Growing preoccupations regarding nuclear energy, the moratorium on development in the Gulf of Mexico following the oil spill of 2010, and the environmental record of coal power plants currently make natural gas the energy source with the best potential for growth.

According to Mouawad, with world energy demand expected to continue to grow in the next decades, analysts expect a new boom in gas consumption. He quotes Lawrence J. Goldstein, an economist at the Energy Policy Research Foundation as saying that “at the end of the day, when you look at the risk-reward equation, natural gas comes out as a winner. It’s a technical knockout.”

The complete article is available on the New York Times website.

QOGA welcomes the BAPE report on the sustainable development of the shale gas industry


Yesterday, our president, Lucien Bouchard, made public the oil and gas industry’s reaction to the Bureau d’audiences publiques sur l’environnement (BAPE) report on the sustainable development of the shale gas industry in Quebec.

“The recommendations pave the way for a thoughtful and prudent approach that will reassure Quebecers regarding the possibility and desirability of developing the province’s gas resources responsibly,” said Me Lucien Bouchard, president of the QOGA board of directors.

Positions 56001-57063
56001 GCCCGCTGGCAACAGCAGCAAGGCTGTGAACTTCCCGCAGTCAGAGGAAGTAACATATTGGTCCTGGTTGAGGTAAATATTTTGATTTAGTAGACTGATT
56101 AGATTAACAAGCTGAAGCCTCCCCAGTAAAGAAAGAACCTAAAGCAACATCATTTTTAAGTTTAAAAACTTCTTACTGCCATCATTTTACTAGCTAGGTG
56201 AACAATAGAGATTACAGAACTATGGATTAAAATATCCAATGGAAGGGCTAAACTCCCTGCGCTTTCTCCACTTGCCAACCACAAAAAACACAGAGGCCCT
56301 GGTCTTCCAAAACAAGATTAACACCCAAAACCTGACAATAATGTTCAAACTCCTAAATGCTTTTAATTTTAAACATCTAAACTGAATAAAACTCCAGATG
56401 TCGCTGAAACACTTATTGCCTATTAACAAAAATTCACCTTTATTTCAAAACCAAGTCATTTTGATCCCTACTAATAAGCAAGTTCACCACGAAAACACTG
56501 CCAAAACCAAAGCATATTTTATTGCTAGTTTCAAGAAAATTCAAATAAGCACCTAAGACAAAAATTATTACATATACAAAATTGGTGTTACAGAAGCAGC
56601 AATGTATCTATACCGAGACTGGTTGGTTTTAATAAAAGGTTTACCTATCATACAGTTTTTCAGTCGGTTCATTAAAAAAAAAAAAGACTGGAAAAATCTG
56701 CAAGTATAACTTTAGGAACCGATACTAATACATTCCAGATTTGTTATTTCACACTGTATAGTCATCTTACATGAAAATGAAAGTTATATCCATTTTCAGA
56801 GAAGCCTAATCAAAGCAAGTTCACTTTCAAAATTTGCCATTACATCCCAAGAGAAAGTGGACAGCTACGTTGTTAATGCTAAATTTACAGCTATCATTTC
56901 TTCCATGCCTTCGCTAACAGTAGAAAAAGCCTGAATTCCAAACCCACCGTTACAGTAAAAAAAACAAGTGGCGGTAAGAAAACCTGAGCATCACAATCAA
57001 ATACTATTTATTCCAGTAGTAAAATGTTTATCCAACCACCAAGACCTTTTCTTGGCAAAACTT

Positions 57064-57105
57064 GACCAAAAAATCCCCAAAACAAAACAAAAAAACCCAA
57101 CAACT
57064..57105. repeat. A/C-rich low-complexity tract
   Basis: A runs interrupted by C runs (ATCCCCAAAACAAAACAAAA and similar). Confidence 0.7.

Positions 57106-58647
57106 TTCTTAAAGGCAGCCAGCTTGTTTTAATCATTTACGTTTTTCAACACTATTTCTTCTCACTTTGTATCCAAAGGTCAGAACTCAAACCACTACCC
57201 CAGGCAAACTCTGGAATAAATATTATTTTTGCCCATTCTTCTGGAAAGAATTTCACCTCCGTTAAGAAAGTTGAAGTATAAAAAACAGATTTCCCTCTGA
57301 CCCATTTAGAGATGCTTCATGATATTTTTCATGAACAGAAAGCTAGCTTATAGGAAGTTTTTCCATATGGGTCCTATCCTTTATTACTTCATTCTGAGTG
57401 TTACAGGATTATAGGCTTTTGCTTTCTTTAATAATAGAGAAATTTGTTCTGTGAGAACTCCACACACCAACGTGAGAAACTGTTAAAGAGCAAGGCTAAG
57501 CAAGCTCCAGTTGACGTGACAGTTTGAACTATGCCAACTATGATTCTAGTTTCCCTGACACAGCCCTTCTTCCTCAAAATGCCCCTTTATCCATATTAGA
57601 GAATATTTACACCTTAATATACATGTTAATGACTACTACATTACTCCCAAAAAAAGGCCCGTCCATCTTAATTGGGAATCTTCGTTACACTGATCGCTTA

“The government has our support to quickly put in place the measures required to conduct a thorough study and promote an informed debate regarding the collective decisions to be made. Association members wish to make it clear that they will take an active role. Together with all Quebecers, they believe that development of gas resources is not possible unless it serves the public interest.”

You can view the press release issued by QOGA online.

A copy of Mr. Bouchard’s speech is available in French on our website.

An independent expert approves of the controlled development of shale gas


In an article posted on the website of the TV channel Argent on February 28, 2011, Pierre-Olivier Pineau, a professor at HEC Montréal and an expert on sustainable development issues, is reported to state that in his opinion, the shale gas industry has been “unfairly demonized,” and BAPE should give a conditional green light to development of this resource.

Pineau is opposed to the moratorium, believing that shale gas mining is feasible, so long as regulations are enforced.

The article also reports that Pineau feels it would be a mistake to pass up the opportunity presented by this type of energy when public finances are being weakened by an aging population. While he doesn’t agree with those who describe it as a cash pipeline, Pineau believes the industry could provide $200 million a year to the government in royalties in addition to the creation of new jobs and the indirect returns from exploration and mining.